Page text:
4D flow CMR can detect subtle right ventricular dysfunction in primary left ventricular disease
Journal of Cardiovascular Magnetic Resonance volume 17, Article number: Q4 (2015)
Right ventricular (RV) function holds important prognostic value in both right- and left-sided acquired and congenital heart diseases. However, assessment of RV function remains challenging due to its complex chamber geometry and physiology. 4D flow CMR permits assessment of multidimensional intraventricular flow. We hypothesized that 4D flow specific markers of RV function can detect subtle impairment of RV function in primary left ventricular (LV) disease.
Eighteen patients with mild ischemic heart disease and eleven healthy controls were enrolled. 4D flow CMR and standard morphological images were acquired on a 3T-scanner (Philips Ingenia). The patients were stratified into two groups (n=9 each) based on LV end-diastolic volume index (EDVI) from CMR: lower LVEDVI and higher LVEDVI, respectively. The RV volume was segmented from morphological images at end-diastole (ED) and end-systole (ES) and matched to the velocity data. Pathlines were emitted from the ED volume and traced forwards and backwards in time, to the time of ES, encompassing the cardiac cycle. The blood volume was separated into functional flow components (Figure 1). The Direct Flow (DF) component was defined as RV inflow passing directly to outflow. The kinetic energy (KE) of the blood volume of the DF component was calculated throughout diastole. Echocardiographic data were also acquired and conventional RV-specific indices were analyzed for comparison.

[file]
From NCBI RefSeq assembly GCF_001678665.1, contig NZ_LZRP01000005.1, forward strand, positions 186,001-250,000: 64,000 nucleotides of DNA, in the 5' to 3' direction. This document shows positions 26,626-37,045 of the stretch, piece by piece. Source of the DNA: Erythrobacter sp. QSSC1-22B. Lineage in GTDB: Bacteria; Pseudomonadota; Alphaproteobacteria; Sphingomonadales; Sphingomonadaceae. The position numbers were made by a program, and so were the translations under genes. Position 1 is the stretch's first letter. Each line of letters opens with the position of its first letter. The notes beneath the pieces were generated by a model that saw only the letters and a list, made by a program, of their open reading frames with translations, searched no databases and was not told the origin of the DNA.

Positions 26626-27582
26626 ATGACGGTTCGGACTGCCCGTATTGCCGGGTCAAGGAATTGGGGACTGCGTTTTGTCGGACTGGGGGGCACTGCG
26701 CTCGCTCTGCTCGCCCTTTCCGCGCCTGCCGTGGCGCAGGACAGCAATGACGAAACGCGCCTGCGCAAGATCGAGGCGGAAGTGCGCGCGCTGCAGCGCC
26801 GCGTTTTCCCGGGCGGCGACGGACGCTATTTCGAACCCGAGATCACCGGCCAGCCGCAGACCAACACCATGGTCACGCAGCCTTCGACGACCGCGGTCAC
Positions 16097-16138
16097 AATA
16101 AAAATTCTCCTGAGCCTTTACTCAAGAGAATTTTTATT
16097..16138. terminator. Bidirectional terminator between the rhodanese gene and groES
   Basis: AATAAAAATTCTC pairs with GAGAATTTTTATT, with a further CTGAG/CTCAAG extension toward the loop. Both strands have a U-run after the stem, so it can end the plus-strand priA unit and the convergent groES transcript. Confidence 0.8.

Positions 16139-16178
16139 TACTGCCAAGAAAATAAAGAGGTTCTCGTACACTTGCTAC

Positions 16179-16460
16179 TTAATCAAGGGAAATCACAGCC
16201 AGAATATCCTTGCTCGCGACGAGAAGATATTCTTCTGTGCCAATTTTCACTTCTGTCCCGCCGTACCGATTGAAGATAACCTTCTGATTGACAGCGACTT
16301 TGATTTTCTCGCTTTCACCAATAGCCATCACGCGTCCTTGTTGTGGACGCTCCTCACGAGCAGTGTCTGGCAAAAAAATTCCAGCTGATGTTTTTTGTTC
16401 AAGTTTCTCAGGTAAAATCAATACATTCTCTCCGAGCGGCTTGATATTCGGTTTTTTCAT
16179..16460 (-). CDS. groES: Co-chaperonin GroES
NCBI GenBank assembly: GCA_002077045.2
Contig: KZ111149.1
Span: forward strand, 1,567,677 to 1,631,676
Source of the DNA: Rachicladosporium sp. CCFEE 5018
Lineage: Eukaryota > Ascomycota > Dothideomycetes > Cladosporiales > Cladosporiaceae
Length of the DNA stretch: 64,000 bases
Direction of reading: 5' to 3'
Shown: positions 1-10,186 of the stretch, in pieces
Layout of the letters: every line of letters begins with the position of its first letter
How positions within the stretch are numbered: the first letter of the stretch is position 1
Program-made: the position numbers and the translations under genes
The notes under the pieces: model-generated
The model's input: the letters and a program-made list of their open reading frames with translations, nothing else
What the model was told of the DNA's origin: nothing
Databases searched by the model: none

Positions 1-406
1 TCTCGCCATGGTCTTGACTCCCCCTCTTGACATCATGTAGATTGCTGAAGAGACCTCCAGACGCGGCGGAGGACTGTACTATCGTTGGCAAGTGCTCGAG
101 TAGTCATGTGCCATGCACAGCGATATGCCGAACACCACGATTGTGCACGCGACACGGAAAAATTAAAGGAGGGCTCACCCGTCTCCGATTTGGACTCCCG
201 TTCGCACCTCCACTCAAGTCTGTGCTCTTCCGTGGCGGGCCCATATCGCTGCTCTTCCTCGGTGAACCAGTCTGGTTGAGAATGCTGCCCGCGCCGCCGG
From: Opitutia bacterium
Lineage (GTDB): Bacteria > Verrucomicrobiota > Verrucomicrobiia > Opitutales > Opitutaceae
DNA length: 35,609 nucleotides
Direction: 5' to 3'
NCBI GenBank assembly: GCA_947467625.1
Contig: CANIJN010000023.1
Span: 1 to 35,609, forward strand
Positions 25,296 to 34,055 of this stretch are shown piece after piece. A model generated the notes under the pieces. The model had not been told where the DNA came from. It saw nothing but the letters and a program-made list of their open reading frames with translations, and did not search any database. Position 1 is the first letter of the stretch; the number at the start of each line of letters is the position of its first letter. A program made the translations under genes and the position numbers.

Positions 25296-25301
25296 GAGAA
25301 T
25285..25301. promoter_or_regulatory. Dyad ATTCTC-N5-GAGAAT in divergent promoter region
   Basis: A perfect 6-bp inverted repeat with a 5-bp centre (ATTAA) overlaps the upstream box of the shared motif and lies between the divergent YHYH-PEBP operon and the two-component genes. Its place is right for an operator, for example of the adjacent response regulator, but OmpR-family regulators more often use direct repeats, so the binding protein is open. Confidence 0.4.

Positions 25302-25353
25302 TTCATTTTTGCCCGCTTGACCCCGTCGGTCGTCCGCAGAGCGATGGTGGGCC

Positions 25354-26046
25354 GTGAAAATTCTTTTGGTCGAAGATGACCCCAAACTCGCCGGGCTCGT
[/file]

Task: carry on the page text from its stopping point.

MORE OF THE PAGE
Results are displayed in Table 1. The higher LVEDVI group had larger LVEDVI (P<0.01) and lower LV ejection fraction (P<0.01), respectively, compared to the healthy and lower LVEDI groups. No difference was found in RVEDVI and RV ejection fraction between the groups. The 4D flow specific measures "DF/EDV volume-ratio" and "DF/EDV KE-ratio at end-diastole" were lower (P<0.05 and P<0.001, respectively) in the higher LVEDVI group compared to the other two groups. There was no difference between the groups in any conventional echo Doppler indices besides the É/Á ratio which was lower (P<0.05) in the high-LVEDVI group compared to the healthy control group.
These findings suggest that in primary LV disease, mild impairment of RV function can be detected by 4D flow CMR, but not by the majority of conventional CMR and echocardiographic indices. These flow-specific alterations propose novel pathophysiological aspects of interventricular function that could add to the assessment of integrated cardiac function in the context of medical, pacing and surgical strategies.
The Swedish Heart-Lung Foundation.
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Fredriksson, A.G., Svalbring, E., Eriksson, J. et al. 4D flow CMR can detect subtle right ventricular dysfunction in primary left ventricular disease. J Cardiovasc Magn Reson 17 (Suppl 1), Q4 (2015). https://doi.org/10.1186/1532-429X-17-S1-Q4